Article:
If you've recently driven past Slims restaurant in Northside, you might have noticed a sign near the door at the corner of Hamilton and Blue Rock that reads "VOUT." That's the name of the a la carte, more laid-back version of Slims open for dinner Tuesday through Thursday. As with Slims, the hours are "5:30 'til the food's gone."
I set out to find treasure in Mount Lookout Square, and I found a real gem. Annabel's is a cozy little jewel — a great neighborhood eatery with a fresh, creative menu that's full of surprises. The first thing I noticed is how abso-freaking-lutely cute the place is. Surrounded by attractive and stylish diners, I was thankful I'd spruced myself up for my treasure hunt.
On a drizzly Thursday evening, there's a 40-minute wait at Monroe's Red Onion Cafe. A specials chalkboard mentions Shrimp Scampi, Lake Perch and Boeuf Bourguignon. A veritable mission statement is on the menu cover: "Food is what we are all about ... we cook from scratch ... we take pride in our craft." Craft? We can't wait to get seated.
Sometimes I'm in the mood for a dive with cheap burgers and bad coffee, and other times I prefer a leisurely dinner and pricey food, where the cloth napkin is ever so gently placed in my lap by a waiter or waitress. What I usually want, though, is something comfortably in-between. Enter Bacall's Cafe.
Senate is the new place where the cool kids go, and I know why: It's fun, the menu doesn't take itself too seriously and its location is red hot. Senate's mission is to present upscale street food, and they've done a terrific job of planning a menu that's varied enough to suit most appetites but taken up a few notches so no one is disappointed.
As with any cuisine not executed well, vegetarian and vegan food can be underwhelming. And overcompensating for meat-based proteins with tofu and soy simulations can be an even more dangerous culinary game. Such are the challenges that The Loving Cafe in Pleasant Ridge struggles with: to offer healthy and ethical fare that's fresh, flavorful and satisfying.
Somehow food has become an endurance contest — restaurants and diners in hot pursuit of the latest fad. Fortunately, Aroma Restaurant and Sushi bucks this trend. While exceedingly contemporary in design, the unspoken philosophy behind much of Chef Romuald Jung's menu makes us slow down long enough to appreciate the importance of smell, texture and memory in our dining experiences.
In desperate need of a sit-down meal at your Southern Grandma's house? Comfort food to soothe your soul? A pit stop at Woe Is Me/Three Boys & Stella Barbeque might be just what the doctor ordered. Armed with a smoker and her 97-year-old grandmother's recipes, Rhonda Royster and her family have a simple mission: Bring Carolina-style barbeque to Greater Cincinnati. The results? In a word: righteous!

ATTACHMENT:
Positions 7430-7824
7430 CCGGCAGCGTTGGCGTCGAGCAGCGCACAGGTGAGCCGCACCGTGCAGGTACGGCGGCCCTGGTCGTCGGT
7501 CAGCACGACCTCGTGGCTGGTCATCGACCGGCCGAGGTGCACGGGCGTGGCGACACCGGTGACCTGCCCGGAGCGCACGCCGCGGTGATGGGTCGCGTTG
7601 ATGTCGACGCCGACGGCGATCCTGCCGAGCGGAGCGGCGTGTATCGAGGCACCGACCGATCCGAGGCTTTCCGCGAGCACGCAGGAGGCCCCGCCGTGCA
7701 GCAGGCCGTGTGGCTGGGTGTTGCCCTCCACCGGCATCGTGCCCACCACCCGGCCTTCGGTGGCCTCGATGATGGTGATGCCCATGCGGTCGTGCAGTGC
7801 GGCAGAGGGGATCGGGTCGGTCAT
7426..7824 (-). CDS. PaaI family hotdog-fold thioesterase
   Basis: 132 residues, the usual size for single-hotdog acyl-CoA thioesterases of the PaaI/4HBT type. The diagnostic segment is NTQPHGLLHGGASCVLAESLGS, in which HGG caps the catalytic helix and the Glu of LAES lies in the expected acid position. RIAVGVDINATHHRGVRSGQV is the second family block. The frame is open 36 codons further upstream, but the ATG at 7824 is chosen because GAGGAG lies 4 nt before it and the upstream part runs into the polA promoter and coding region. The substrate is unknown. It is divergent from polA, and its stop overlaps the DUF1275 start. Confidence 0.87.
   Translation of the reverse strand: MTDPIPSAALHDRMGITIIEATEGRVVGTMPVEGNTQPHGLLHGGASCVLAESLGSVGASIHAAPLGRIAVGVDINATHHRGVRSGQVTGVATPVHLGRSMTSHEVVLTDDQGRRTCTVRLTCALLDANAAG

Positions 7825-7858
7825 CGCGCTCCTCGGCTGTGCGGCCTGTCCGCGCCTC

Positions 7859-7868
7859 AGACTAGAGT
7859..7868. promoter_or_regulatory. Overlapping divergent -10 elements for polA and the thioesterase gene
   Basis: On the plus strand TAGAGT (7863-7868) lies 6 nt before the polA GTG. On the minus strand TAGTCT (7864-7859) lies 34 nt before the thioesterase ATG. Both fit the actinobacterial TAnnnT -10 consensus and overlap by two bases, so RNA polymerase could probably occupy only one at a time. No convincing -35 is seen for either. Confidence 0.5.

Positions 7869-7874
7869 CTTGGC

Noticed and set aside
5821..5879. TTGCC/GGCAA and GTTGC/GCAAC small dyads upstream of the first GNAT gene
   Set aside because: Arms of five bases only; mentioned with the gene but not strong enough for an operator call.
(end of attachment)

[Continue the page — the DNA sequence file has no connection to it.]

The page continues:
Jan's Chinese isn't exactly new. It used to be called Casual Wok and Grille and it's still tucked into the same unassuming, half-empty strip mall off Montgomery Road. The name change honors new head chef HJ Jan, a picture of whom dominates the entry vestibule like a broadly grinning Iron Chef.
Ko-Sho's previous downtown location was cryptic and easily passable, but it has remedied that awareness problem by relocating to the lively and highly visible business district of Northside. It's new look has had locals eagerly awaiting the restaurant's opening for months.
I must have flunked my geography lessons. When I made plans to dine at Pera Mediterranean restaurant in Mount Lookout Square, I was thinking of the eastern Mediterranean — Greece and Turkey. I did not think I would pass through Italy.
I know I risk returning to work late if I eat at a sit-down restaurant on my lunch break, but sometimes I can't help it. I've had really good luck at one locally owned breakfast and lunch spot: Half Day Café in Wyoming. Their always-friendly servers seat you immediately, and the food comes out fast.
Ghostly snow devils swirl around the darkness of Loveland Avenue West, but a steamy window with "Tano" scrawled across it glows with a homey, diffuse light, beckoning us out of the cold. Inside, we find a warm space filled with convivial guests for whom the holiday season is still in full swing. It will be fun to see how Tano Bistro evolves as the seasons change, but for now it's a great place to shelter from the cold.
The barn that houses Campbell's restaurant has been a long-time fixture on State Route 125 for Eastsiders. Built nearly 20 years ago, it was originally launched as a reception hall and later used as a dance studio. As a previous patron of both of these former establishments, I was more than a little curious.
Many of the buildings in historic DeSales Corner in East Walnut Hills were built specifically to cater to the German immigrants and parishioners of St. Francis DeSales Catholic Church. Owner Alex Chin seems to embrace this same philosophy of serving the community by opening for lunch and dinner seven days a week and offering delivery service to nearby neighborhoods. By the looks of the crowd on a snowy Tuesday night, I'd say the neighborhood is returning that fond embrace.